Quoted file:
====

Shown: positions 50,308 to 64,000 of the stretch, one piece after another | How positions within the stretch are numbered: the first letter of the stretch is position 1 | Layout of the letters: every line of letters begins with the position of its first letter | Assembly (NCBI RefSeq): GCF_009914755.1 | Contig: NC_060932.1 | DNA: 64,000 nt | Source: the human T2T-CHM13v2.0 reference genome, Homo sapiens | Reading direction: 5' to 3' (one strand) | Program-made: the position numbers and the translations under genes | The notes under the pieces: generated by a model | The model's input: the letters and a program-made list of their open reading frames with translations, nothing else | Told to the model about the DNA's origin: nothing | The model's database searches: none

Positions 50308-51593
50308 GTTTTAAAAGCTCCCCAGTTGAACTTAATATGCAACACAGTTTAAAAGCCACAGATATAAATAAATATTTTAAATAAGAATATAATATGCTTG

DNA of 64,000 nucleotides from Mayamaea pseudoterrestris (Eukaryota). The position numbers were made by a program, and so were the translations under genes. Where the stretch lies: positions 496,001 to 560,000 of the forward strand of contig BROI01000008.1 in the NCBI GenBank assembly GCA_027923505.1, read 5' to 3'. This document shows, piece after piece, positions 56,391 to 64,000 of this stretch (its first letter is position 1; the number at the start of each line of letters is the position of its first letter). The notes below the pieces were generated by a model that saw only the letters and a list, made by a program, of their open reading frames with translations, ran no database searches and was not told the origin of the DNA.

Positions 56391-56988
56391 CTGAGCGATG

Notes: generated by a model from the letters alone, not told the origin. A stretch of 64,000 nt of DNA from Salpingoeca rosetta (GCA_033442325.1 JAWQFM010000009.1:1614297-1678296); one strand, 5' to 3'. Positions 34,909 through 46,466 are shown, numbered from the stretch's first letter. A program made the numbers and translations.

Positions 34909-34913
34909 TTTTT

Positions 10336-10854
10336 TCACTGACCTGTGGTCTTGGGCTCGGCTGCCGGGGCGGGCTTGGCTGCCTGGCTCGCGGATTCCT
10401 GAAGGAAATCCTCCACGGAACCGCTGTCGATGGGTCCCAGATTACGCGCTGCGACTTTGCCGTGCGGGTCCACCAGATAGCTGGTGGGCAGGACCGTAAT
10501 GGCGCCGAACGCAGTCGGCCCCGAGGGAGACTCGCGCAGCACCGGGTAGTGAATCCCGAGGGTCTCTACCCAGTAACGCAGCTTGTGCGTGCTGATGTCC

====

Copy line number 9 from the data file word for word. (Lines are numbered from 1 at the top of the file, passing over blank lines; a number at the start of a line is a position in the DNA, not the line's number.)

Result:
34909 TTTTT